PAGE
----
Lafayette Parish public school students could soon be on their way to having their own personal electronic health records following a Monday morning unveiling of the vision for Lafayette’s “Living Lab for Health Innovation.” UL Lafayette officials, along with LCG, LUS Fiber and the nonprofit FiberCorps members laying the Living Lab groundwork, revealed Monday the role Lafayette plans to play in the US Ignite effort through the creation of Lafayette’s “Living Lab for Health Innovation.” Lafayette was among the 25 cities across the country chosen in June to hop on the US Ignite bandwidth wagon, an effort to bring national focus to next-generation technologies in six areas of “national priority.” The US Ignite initiative will center its efforts on using high-speed technology applications to better services in the following areas of public interest: advanced manufacturing, health IT, transportation, education and workforce development, clean energy, and emergency preparedness and public safety.

Only five school districts across the state are technologically ready to begin online testing of their students as part of the Common Core Curriculum being implemented statewide. Despite Lafayette’s publicly run fiber network available through LUS, the Lafayette Parish School System didn’t make the technological cut. A press release from DOE details the “Technology Footprint” report, offering a glance at the network, bandwidth and device requirements for implementing online testing by the 2014-2015 school year. Ascension Parish, the city of Bogalusa, St. James Parish, Red River Parish and FirstLine Schools in New Orleans are the only school districts found to have the needed devices. Ascension and St. James are the only two that meet both the device and network readiness guidelines.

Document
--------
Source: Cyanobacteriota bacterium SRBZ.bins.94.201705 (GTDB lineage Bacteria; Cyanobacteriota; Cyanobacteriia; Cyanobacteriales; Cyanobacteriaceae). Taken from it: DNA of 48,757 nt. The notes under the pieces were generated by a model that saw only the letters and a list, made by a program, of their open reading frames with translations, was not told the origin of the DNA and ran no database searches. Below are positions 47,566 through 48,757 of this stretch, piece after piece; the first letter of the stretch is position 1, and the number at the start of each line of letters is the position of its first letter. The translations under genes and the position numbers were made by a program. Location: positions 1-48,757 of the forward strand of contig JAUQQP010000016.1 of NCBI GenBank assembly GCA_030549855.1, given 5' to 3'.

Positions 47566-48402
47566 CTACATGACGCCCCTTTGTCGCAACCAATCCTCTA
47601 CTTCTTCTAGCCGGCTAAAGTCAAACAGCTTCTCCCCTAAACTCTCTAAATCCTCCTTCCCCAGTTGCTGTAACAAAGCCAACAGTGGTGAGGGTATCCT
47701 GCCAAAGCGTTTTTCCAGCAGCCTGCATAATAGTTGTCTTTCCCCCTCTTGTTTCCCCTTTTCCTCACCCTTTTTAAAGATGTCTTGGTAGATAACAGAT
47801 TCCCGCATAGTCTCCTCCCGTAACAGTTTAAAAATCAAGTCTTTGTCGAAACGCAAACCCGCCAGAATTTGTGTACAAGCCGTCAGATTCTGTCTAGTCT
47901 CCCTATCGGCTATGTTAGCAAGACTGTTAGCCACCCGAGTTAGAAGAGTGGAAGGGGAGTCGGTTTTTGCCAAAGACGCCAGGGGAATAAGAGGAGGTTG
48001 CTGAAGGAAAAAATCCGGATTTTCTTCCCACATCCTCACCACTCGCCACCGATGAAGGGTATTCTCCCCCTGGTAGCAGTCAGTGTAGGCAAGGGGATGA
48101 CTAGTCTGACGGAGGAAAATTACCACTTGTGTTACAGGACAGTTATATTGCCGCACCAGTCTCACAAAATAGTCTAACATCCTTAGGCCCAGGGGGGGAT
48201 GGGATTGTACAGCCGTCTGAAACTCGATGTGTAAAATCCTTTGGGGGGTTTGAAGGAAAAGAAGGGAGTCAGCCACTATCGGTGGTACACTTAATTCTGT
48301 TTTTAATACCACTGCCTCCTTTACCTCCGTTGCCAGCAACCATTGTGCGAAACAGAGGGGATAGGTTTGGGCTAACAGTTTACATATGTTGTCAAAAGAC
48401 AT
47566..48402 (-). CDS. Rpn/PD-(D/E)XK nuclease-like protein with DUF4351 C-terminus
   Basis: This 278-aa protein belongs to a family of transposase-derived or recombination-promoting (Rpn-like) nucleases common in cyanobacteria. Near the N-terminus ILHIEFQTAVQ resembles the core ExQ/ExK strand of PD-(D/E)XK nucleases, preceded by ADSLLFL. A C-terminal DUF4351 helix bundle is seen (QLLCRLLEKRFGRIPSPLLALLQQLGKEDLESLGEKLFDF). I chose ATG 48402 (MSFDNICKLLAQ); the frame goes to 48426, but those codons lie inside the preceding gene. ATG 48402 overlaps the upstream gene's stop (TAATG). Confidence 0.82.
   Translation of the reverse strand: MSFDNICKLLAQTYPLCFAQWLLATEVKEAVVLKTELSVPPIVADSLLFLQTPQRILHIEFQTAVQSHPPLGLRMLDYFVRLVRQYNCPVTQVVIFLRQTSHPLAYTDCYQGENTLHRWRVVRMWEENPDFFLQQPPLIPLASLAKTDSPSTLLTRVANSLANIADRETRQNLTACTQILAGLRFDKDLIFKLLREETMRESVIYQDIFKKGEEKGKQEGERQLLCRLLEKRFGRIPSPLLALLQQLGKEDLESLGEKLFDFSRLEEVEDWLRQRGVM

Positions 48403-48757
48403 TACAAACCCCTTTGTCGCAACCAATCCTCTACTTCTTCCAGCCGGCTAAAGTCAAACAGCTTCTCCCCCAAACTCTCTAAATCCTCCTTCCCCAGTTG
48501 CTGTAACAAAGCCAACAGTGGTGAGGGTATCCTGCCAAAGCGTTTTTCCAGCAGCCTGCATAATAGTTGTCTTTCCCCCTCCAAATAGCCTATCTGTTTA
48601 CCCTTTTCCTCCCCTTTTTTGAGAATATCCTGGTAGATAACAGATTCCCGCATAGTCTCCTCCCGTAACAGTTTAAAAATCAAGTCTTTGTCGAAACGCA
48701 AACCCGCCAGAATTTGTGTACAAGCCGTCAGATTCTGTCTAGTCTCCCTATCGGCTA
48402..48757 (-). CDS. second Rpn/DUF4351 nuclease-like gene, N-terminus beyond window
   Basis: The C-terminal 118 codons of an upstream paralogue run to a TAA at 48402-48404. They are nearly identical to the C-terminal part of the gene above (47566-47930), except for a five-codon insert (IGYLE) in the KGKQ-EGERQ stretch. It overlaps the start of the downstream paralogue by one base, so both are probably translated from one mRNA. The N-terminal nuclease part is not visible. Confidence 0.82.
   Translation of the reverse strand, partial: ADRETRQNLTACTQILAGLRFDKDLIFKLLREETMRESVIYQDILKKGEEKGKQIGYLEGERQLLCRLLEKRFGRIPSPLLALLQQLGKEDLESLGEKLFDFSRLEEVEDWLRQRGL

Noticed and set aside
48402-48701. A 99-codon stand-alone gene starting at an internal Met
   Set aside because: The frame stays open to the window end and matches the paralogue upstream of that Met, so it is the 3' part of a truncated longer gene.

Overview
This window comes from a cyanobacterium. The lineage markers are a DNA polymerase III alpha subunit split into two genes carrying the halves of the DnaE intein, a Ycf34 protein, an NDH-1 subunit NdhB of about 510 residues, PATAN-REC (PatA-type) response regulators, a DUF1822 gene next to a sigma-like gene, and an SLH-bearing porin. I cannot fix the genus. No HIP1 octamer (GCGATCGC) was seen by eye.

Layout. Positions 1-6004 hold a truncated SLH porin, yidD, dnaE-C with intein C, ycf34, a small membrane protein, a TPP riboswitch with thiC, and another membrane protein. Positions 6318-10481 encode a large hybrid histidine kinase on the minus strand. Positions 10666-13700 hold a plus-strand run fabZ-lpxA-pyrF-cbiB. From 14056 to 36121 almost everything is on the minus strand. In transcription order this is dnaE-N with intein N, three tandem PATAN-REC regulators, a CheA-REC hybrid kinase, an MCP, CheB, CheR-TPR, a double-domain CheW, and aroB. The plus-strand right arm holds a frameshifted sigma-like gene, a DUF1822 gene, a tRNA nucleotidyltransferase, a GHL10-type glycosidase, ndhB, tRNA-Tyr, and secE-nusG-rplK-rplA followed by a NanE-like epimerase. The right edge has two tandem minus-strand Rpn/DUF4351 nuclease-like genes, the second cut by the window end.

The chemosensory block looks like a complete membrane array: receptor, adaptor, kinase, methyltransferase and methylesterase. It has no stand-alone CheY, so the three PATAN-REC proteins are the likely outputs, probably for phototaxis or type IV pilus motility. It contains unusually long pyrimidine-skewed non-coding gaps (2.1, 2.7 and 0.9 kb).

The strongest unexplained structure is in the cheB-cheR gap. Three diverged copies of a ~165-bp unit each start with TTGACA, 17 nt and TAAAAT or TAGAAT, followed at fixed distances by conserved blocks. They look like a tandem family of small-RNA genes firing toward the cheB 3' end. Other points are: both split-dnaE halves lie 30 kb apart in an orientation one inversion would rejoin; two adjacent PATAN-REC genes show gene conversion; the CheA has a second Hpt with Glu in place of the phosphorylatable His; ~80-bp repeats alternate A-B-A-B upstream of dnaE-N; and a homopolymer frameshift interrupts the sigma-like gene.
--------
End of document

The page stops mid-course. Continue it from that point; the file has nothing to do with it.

Be careful what you wish for. Oil giant Shell should have known its social media stunt inviting public participation in an ad campaign might backfire, especially given the campaign was designed to drum up public support for Arctic drilling, long a controversial topic. The online community was invited to offer slogans to go along with Arctic photos and the tag line, “Let’s Go.” What Shell got, in addition to genuine attempts at marketing, were slogans like “End Polar Bear Attacks in Our Lifetime” (for a photo depicting polar bears), “Because You Can’t Afford to Visit Pristine Wilderness Anyway,” “Birds Are Like Sponges ... For Oil!” and, our personal favorite, “Narwhales Are the Unicorns of the Ocean. We Provide the Rainbows Via Oil Slicks.”

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